Some shipping rates will increase. FedEx announced their 2022 general rate increases — this year marks the highest GRI average rate increase since 2013, with the average rate increase for FedEx in 2022 at 5.9%. This rate spike is a substantial increase from previous years. USPS is decreasing some of its rates. For example, Parcel Select Ground will fall across the board and is becoming very competitive, with up to 58% decreases compared to the current rates.

Supply Chain

The COVID-19 pandemic challenged supply chains immensely, forcing them to evolve in many months. Materials backlogs, labor shortages, and capacity limits continue to force companies to develop. There is a strong demand for goods that use computer chips, and because of the lead time to build new products, supply will not meet demand next year.

Supply chain visibility and resiliency will be a strong focus in 2022 and beyond. According to Forbes, more than 90% of supply chain executives said visibility into their supply chain is essential to success, but less than a third have achieved true visibility.

Technology to Improve Supply Chains

Businesses are turning to technology tools to manage supply chain challenges and enhance their supply chains, improving processes and helping them build symbiotic relationships with their customers. Technology can help companies conduct logistics operations successfully and address data quality, compliance, risk management, costs, and more.

Gartner predicts that by 2023, 50% of global eCommerce enterprises will invest in real-time supply chain solutions, artificial intelligence, and advanced analytics capabilities.

For example, critical technologies like Cloud will be used to improve supply chain visibility, enhance a company’s overall customer experience, prevent issues related to stock shortages and order backlogs, and help frustrated consumers. Cloud technology will allow businesses to visualize data from platforms and projects, bridging operational and digital capabilities gaps.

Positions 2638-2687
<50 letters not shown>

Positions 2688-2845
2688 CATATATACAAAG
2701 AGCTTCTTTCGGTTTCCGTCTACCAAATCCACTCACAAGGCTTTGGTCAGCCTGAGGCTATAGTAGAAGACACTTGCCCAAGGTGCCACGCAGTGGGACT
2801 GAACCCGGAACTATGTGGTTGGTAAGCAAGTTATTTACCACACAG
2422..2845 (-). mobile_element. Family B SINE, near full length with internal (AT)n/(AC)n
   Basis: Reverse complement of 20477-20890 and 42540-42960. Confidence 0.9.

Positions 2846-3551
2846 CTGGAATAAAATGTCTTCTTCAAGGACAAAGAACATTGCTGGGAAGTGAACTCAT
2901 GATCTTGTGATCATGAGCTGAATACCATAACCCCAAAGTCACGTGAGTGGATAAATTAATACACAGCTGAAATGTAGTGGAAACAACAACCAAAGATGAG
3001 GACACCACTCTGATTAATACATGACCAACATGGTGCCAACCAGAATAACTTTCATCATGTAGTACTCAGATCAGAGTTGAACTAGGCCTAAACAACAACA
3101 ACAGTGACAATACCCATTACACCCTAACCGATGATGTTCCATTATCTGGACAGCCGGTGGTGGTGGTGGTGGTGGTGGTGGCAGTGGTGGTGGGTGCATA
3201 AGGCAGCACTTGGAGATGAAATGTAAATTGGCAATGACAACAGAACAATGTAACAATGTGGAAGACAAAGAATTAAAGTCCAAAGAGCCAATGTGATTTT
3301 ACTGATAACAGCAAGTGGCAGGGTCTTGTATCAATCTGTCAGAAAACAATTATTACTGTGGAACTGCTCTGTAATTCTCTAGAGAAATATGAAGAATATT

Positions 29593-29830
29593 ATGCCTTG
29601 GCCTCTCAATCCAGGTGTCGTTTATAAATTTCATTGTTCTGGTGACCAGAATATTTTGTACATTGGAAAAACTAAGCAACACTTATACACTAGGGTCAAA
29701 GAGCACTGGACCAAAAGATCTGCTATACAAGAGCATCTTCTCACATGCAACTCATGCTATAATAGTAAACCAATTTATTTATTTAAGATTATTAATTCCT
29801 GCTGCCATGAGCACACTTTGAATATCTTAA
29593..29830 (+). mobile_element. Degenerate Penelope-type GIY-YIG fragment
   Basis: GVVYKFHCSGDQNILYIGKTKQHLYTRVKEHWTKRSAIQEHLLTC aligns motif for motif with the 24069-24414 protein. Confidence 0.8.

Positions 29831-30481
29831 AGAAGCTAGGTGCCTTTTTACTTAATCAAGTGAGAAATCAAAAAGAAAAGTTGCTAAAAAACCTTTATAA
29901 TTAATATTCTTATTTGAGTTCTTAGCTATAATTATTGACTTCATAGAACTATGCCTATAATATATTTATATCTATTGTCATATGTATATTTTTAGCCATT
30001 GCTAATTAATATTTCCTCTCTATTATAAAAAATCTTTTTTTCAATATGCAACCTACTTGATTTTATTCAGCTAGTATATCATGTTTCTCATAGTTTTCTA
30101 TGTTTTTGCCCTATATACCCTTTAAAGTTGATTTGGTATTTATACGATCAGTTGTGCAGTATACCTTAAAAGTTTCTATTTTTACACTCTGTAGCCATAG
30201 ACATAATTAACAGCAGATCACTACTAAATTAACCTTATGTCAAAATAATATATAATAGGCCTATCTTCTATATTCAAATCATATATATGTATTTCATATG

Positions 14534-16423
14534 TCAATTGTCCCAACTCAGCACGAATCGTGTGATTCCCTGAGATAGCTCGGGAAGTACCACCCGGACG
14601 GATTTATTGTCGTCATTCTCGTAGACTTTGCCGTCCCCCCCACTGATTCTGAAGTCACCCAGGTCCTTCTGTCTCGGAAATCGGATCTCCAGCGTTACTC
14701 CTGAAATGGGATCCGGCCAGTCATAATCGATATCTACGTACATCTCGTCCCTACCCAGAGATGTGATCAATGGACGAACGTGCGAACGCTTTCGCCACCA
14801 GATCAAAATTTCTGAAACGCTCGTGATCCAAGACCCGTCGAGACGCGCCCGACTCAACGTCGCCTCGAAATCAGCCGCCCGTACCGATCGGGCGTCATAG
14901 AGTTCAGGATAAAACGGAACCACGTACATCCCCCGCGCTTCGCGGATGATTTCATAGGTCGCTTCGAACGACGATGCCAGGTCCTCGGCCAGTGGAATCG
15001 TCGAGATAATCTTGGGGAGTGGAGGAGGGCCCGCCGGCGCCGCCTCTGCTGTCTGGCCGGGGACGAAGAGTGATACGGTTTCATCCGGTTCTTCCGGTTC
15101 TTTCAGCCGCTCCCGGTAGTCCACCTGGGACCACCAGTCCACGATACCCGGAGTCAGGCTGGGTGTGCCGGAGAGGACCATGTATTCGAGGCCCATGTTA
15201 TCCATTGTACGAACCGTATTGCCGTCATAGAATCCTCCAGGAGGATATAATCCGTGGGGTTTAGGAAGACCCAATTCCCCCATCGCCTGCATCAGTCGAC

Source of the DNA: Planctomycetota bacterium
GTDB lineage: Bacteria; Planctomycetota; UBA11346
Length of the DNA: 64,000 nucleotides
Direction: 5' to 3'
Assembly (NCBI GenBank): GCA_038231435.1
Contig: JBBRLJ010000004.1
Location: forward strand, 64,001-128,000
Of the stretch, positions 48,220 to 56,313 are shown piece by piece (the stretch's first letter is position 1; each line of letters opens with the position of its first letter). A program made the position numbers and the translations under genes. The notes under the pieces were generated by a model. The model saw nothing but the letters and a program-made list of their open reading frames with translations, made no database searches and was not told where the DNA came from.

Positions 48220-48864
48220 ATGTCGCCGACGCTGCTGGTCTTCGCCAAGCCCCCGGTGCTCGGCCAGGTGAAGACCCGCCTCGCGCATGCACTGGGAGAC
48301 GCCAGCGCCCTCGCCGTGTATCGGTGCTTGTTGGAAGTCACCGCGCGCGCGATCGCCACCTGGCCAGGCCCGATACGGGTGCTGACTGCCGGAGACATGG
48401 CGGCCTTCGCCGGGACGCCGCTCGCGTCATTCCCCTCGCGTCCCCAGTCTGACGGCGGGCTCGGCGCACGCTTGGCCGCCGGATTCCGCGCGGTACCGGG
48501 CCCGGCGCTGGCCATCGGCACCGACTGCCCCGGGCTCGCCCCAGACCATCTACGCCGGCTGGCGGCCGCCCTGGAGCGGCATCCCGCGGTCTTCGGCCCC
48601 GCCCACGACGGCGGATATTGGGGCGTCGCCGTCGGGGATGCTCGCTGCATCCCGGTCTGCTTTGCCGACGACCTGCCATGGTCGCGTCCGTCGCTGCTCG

In the following year and beyond, supply chain digitization will be an important initiative to eliminate the risks of information silos and allow for more accurate forecasting and planning. It involves process and payment automation, improving efficiency, and delivering insightful data.

Analytics will become a powerful tool for damage control and risk prevention for supply-chain decision-makers. 80% of companies use qualitative forecasting methods for strategic supply chain planning annually in 2022 and beyond. Quantitative forecasting can provide a short-term analysis of supply chain activities.

Conclusion

In the U.S. and overseas, the freight and trucking industry has seen many changes in the past few years. Companies have proactively found solutions as consumer demand increases. The trucking industry has witnessed profound growth despite recovering from the Covid-19 pandemic. The outlook for 2022 shows promising signs.

About Commercial Fleet Financing, Inc.:

At Commercial Fleet Financing (CFF), our pros have given smart advice to fleet owners and owner-operators in the transportation, moving, towing or construction industries for more than two decades. With CFF, finding the right financing solutions is a phone call away and most borrowers secure commercial vehicle financing with ease. To talk directly with one of our finance pros and get started with credit approval in as little as two hours, CFF’s phone number is (469) 281-2962.


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2022-09-08T10:27:05-05:00